So this year, we focused on how the MAC is projecting more flights/year after 2020 and the cost of safety risk management if the operations are often at busier hours. Our questions about this were answered by the Planning and Development Vice President, Bridget Rief as part of the Municipalities Review. It was her contention that the 2020 Environmental Review of airport development plans legally allowed construction to proceed without updating the MSP LTCP for 2035. Capital Improvement projects for 2011 to 2018 were named in the latest Update of the MSP LTCP in 2010.
It is SMAAC's view that the FAA/EPA Finding, the new 2015 to 2035 passenger and operations forecasts, Spirit Ailines making a hub at MSP, and particularly the CRO Safety Order were surely not previously plannned but cannot be ignored.
Health risks, safety and noise distrubance in South Minneapolis are not considered issues because so few people showed up at the election-eve AOEE/CIP meetings last year.
SMAAC notes that the flight forecasts and other numbers and financing topics in the last (2010) MSP Long-Term Comprehensive Plan (LTCP) were modified in August 2015. The Metropolitan Airports Commission (MAC) is required by law to submit a LTCP Update every 5 years to the Metropolitan Council as part of the Metro Transportation Policy Plan (TPP).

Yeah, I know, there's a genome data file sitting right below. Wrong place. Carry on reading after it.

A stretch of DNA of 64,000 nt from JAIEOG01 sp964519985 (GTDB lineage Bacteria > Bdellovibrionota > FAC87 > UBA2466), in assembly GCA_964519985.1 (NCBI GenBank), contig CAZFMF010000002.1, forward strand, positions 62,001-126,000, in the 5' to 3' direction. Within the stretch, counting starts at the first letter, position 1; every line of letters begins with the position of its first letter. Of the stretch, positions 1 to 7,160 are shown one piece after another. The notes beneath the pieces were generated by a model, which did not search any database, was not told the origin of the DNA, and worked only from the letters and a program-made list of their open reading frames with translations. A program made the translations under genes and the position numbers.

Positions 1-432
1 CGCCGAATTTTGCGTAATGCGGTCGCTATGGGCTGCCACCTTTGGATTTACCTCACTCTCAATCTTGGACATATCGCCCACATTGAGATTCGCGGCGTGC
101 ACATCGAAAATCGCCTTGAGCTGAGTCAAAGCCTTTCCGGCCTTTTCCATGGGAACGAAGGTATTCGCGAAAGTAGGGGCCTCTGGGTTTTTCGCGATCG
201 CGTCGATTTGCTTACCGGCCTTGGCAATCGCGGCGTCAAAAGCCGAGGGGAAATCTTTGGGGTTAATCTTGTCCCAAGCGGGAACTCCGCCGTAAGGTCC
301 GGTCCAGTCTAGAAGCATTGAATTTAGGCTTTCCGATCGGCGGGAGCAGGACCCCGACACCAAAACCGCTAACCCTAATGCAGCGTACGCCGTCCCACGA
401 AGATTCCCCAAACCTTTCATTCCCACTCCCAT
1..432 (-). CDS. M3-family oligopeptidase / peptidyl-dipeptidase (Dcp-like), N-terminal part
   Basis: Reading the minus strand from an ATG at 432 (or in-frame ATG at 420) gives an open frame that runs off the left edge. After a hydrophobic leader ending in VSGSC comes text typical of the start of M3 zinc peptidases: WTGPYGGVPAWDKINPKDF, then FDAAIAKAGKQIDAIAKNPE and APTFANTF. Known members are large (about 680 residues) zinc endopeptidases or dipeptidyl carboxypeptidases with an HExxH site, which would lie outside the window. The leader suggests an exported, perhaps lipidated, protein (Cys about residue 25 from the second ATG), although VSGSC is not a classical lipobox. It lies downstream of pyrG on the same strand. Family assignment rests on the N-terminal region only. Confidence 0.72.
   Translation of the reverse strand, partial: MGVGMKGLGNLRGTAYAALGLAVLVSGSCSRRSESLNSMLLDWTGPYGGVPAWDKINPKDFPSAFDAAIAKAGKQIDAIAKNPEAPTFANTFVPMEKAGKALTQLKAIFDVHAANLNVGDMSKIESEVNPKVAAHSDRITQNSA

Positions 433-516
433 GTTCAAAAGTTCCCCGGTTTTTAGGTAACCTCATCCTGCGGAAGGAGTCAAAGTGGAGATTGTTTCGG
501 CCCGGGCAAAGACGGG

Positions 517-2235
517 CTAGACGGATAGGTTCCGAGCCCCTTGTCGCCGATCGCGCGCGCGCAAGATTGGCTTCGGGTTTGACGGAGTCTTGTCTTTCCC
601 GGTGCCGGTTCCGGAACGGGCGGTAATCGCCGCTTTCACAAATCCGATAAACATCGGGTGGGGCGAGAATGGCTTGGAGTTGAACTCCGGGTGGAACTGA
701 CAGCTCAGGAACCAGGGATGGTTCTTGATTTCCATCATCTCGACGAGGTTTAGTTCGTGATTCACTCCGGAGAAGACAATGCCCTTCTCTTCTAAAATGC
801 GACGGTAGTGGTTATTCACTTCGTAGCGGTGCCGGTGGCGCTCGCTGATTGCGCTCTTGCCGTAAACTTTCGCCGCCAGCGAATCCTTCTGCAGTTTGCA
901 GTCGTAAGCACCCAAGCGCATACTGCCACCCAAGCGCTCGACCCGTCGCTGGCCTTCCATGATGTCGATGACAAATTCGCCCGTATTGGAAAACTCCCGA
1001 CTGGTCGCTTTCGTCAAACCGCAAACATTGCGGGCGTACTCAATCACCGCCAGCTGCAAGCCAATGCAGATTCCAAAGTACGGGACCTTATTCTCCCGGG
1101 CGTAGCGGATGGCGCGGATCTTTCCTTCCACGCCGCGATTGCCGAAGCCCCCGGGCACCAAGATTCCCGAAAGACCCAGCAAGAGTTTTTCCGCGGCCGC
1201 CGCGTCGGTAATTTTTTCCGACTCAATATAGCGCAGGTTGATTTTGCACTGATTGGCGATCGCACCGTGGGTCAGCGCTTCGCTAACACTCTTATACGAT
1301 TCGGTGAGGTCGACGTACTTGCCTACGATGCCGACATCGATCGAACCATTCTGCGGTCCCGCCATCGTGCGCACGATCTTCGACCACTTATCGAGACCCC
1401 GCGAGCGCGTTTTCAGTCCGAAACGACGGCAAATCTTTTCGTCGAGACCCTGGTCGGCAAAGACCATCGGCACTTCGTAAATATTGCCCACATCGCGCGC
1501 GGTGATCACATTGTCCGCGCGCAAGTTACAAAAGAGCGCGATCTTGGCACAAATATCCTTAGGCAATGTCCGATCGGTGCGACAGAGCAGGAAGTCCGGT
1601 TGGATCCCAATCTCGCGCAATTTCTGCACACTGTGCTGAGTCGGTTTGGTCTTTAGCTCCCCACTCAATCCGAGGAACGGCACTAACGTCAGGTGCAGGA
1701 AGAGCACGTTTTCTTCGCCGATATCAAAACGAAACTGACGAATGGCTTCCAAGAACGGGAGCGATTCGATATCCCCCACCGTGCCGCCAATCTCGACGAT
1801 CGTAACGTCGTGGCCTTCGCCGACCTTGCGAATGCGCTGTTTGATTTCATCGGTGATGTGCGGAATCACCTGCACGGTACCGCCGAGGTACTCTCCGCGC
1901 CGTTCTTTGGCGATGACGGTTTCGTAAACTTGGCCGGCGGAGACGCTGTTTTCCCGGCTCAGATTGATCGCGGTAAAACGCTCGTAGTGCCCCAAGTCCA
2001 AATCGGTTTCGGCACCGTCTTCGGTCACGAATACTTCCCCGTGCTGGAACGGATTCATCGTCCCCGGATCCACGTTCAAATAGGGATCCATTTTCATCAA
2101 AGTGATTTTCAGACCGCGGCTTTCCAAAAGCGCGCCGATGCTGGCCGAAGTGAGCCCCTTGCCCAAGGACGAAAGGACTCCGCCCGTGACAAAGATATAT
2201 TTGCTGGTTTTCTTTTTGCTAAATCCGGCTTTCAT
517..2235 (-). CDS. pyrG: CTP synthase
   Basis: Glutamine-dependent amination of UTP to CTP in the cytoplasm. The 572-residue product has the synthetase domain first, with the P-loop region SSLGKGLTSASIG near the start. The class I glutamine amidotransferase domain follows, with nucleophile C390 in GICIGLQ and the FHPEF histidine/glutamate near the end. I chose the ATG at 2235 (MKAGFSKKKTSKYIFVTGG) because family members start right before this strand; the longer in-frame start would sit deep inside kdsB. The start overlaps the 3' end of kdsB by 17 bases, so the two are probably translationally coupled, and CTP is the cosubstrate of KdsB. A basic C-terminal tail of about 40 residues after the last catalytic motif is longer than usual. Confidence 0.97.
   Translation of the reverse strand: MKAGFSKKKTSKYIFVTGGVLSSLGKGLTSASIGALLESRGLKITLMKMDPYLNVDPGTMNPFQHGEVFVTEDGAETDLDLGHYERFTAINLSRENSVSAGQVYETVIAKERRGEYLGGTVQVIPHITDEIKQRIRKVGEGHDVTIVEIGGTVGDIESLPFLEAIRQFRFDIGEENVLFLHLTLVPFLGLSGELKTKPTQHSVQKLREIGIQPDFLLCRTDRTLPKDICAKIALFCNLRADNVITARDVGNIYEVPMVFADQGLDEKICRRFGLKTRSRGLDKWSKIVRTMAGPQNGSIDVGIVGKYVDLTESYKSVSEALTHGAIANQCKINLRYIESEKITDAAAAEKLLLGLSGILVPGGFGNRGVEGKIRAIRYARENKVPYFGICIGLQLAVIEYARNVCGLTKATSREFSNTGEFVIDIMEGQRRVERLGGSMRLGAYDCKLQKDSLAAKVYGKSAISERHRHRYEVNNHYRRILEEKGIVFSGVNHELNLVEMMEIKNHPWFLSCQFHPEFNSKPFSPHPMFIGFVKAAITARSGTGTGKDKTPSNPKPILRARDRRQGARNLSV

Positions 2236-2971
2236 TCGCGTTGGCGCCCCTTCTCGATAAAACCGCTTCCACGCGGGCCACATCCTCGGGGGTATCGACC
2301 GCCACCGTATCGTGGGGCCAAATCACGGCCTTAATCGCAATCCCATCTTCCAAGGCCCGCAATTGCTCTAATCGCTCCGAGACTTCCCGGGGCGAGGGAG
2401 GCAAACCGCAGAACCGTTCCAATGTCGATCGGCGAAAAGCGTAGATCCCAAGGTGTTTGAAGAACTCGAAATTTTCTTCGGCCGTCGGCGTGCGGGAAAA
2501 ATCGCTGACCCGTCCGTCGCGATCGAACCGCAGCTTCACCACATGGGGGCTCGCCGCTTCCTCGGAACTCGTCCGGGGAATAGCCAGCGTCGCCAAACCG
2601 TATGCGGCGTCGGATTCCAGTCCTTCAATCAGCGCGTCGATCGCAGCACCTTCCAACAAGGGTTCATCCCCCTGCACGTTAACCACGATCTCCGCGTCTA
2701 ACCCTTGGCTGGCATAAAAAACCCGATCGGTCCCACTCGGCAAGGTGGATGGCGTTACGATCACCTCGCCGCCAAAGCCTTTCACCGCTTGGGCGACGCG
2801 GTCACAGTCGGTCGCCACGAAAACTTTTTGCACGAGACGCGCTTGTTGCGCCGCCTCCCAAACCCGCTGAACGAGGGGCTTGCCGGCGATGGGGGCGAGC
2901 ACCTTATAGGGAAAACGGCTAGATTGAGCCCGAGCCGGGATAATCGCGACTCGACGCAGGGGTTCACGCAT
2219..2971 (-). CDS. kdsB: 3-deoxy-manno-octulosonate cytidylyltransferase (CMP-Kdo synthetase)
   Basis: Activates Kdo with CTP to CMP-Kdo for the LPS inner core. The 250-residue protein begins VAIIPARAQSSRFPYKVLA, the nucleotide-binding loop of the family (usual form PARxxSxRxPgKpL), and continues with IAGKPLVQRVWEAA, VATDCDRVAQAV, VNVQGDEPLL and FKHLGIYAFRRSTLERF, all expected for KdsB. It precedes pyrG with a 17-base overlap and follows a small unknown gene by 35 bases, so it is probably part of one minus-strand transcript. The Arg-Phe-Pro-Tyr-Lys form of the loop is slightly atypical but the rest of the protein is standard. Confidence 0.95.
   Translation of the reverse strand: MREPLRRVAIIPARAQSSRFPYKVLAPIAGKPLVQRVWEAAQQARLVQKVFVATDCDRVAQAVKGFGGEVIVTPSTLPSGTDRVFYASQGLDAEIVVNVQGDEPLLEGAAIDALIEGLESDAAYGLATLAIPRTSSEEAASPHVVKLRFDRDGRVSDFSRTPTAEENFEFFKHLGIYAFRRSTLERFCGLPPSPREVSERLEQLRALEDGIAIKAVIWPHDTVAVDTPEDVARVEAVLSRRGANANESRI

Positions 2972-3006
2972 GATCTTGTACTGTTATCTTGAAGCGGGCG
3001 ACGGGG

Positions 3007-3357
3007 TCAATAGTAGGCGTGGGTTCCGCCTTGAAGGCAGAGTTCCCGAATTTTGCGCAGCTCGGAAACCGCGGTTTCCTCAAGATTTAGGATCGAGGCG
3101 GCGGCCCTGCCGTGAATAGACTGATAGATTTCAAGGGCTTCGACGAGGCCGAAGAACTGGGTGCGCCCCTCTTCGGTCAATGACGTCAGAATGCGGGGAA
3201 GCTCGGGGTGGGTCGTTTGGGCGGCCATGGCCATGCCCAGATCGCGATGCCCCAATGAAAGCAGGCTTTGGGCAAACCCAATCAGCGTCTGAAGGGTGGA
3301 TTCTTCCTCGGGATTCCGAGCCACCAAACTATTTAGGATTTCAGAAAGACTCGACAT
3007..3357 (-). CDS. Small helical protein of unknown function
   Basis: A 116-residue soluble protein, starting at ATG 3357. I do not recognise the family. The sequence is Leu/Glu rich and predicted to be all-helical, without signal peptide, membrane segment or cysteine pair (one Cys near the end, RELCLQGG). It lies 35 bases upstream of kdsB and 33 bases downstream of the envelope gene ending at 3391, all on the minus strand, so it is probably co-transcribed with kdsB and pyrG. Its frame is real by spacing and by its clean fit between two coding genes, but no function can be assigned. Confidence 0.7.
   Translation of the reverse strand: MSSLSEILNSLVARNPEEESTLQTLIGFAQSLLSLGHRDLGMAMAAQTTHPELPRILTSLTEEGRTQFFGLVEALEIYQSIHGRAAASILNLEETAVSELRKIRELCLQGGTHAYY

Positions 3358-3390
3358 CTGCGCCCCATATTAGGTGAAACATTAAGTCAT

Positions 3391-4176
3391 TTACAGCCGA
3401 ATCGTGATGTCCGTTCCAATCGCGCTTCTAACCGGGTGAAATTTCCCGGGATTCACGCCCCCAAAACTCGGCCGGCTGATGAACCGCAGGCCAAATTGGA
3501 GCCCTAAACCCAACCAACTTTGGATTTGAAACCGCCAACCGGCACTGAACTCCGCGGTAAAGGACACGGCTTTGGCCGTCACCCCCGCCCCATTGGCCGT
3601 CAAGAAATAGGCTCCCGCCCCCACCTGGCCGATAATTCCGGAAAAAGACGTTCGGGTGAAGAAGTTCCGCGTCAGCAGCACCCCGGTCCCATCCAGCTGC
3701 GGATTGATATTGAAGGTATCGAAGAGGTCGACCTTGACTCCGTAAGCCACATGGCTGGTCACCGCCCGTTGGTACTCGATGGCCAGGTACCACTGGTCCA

Why hasn't that been done?
Each year, Met Council reviews the MSP Capital Improvement Plan (CIP), for the next 7 years and approves the next year's CIP projects as consistent with the TPP. However, the 2016-2023 CIP affects flight capacity at MSP, but now the forecasts differ compared to those included in the 2010 Environmental Review and the 2011-2018 CIP.
Which CIP was applied by Met Council for 2016 projects?
What will be the basis for the 2017 CIP approvals when the 2017 projects are approved?
Why is this important?
In brief, no noise map changes delayed planning after the September 2010 and subsequent air traffic control changes, perhaps because monthly changes in routes and runway use, if modeled, would dispute the noise maps evaluated for the 2010 Environmental Review and the annual MAC reviews. The MAC said that the July 2013 Converging Runways Safety Warning, they were sure, could be clarified to safely allow more arrivals per hour and operations would be little different than in the July 2013 to June 2014 (12 months) and OK for 2015-2016 planning purposes. The CRO Safety Order was issued 1 July 2015.
MSP is still waiting for those changes. SMAAC and the Met Council have only this information: no changes are now anticipated until late next year. SMAAC, however, has information that the FAA Office of Safety is unlikely to increase arrivals without limiting departures.
This limitation surely affects MSP Long-Term planning, more so because the MAC approved MSP flight forecasts in 2015 projecting more use of MSP in later years (2022 to 2030) than forecast in 2010 for those years. SMAAC submitted LTCP and CIP Comments in 2014 repeated for the 2015 CIP expecting the CRO Order, and at the November 2016 Hearing before the Planning, Development and Environment Committee. We will repeat the need to deal with the LTCP Update and the FAA Environmental Hearing at the December MAC Meeting (2017 budget approvals).